Tuesday, June 6, 2023

Could Microscopic Medical Robots Travel Through Your Body?

The big news for us is that we can work at these scales and start making and designing useful tools.

We are also developing protocols that can take us much deeper as well.  even a self mobile capsule is a winner particularly if the body is able to get rid of it after.

Again ot will also make demands on our imaging tech as well.  it is all getting better.

Could Microscopic Medical Robots Travel Through Your Body?

By Daniel Strain

Posted on June 2, 2023


Ateam of engineers at the CU Boulder has designed a new class of tiny, self-propelled robots that can zip through liquid at incredible speeds—and may one day even deliver prescription drugs to hard-to-reach places inside the human body.

The researchers describe their mini healthcare providers in a paper published last month in the journal Small.

“Imagine if microrobots could perform certain tasks in the body, such as non-invasive surgeries,” said Jin Lee, lead author of the study and a postdoctoral researcher in the Department of Chemical and Biological Engineering. “Instead of cutting into the patient, we can simply introduce the robots to the body through a pill or an injection, and they would perform the procedure themselves.”

Lee and his colleagues aren’t there yet, but the new research is big step forward for tiny robots.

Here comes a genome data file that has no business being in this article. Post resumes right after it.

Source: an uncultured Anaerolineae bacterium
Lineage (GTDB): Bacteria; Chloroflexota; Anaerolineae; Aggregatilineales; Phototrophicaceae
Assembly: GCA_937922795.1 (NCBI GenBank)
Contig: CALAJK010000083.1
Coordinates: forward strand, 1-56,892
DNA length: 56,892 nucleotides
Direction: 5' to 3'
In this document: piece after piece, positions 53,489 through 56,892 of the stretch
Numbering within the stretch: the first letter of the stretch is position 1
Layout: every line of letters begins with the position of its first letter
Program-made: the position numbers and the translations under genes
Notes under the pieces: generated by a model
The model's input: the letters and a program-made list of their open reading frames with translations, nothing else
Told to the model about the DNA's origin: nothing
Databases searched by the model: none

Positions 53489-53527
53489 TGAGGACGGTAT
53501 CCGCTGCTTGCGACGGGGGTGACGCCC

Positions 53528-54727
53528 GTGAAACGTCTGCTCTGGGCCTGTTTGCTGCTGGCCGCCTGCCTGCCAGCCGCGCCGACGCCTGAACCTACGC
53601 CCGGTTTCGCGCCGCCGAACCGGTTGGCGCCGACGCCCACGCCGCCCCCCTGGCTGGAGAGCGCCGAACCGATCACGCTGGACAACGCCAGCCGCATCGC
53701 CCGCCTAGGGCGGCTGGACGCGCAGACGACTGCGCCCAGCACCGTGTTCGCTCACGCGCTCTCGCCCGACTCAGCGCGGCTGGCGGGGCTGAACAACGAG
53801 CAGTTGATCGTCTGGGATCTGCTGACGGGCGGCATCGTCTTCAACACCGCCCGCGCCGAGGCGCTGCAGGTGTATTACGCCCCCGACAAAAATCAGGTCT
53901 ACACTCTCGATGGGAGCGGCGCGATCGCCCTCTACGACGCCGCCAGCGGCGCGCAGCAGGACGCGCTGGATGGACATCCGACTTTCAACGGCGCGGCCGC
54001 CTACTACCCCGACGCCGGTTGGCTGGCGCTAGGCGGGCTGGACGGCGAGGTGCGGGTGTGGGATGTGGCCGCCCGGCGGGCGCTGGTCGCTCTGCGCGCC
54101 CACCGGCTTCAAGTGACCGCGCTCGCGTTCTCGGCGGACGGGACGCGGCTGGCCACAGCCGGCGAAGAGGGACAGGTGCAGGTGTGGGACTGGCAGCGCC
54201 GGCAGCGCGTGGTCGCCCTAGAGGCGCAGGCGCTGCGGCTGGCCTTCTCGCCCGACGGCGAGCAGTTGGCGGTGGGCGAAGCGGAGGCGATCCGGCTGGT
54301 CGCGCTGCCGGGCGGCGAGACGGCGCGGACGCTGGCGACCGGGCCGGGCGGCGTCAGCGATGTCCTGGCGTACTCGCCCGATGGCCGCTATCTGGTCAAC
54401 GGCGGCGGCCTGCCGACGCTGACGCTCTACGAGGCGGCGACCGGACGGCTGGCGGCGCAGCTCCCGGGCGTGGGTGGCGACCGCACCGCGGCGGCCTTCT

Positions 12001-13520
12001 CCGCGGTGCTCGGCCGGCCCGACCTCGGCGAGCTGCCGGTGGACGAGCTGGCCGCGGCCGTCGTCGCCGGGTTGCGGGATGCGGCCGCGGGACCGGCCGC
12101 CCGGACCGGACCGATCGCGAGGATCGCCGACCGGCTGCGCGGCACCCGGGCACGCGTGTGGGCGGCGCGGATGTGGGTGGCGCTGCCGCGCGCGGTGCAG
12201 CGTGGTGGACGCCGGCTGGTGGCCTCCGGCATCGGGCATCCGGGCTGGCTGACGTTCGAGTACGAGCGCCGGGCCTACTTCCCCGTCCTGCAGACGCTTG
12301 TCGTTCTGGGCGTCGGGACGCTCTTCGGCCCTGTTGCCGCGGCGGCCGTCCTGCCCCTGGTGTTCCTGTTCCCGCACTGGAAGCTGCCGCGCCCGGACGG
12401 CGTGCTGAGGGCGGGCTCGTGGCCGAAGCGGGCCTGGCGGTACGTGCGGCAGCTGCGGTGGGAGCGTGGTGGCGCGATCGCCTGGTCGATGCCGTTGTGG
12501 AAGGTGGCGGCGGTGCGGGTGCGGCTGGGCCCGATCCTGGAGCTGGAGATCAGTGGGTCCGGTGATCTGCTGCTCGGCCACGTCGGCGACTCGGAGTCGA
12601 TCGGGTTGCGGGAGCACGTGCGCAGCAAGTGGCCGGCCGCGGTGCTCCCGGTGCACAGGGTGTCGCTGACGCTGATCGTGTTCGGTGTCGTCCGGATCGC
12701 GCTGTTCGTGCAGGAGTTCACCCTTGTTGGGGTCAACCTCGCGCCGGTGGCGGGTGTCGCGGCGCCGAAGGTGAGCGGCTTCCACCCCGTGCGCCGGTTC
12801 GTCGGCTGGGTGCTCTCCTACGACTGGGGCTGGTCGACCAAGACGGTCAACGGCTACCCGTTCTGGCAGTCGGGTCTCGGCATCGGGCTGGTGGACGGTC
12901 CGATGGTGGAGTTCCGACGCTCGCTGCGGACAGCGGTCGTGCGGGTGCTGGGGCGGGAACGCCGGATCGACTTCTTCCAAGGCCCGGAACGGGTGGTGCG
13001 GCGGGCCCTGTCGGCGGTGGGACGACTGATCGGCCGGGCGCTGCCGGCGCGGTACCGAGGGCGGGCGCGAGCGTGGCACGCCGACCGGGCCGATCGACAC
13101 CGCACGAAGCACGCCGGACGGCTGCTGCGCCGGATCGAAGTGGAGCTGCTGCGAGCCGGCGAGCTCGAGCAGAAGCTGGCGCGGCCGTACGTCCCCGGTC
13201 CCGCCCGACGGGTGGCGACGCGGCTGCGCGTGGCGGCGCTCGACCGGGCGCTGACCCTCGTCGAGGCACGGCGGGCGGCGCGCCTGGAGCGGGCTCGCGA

The group’s microrobots are really small. Each one measures only 20 micrometers wide, several times smaller than the width of a human hair. They’re also really fast, capable of traveling at speeds of about 3 millimeters per second, or roughly 9,000 times their own length per minute. That’s many times faster than a cheetah in relative terms.

They have a lot of potential, too. In the new study, the group deployed fleets of these machines to transport doses of dexamethasone, a common steroid medication, to the bladders of lab mice. The results suggest that microrobots may be a useful tool for treating bladder diseases and other illnesses in people.

“Microscale robots have garnered a lot of excitement in scientific circles, but what makes them interesting to us is that we can design them to perform useful tasks in the body,” said C. Wyatt Shields, a co-author of the new study and assistant professor of chemical and biological engineering.

If that sounds like something ripped from science fiction, that’s because it is. In the classic film Fantastic Voyage, a group of adventurers travels via a shrunken-down submarine into the body of a man in a coma.“The movie was released in 1966. Today, we are living in an era of micrometer- and nanometer-scale robots,” Lee said.

He imagines that, just like in the movie, microrobots could swirl through a person’s blood stream, seeking out targeted areas to treat for various ailments.

The team makes its microrobots out of materials called biocompatible polymers using a technology similar to 3D printing. The machines look a bit like small rockets and come complete with three tiny fins. They also include a little something extra: Each of the robots carries a small bubble of trapped air, similar to what happens when you dunk a glass upside-down in water. If you expose the machines to an acoustic field, like the kind used in ultrasound, the bubbles will begin to vibrate wildly, pushing water away and shooting the robots forward.

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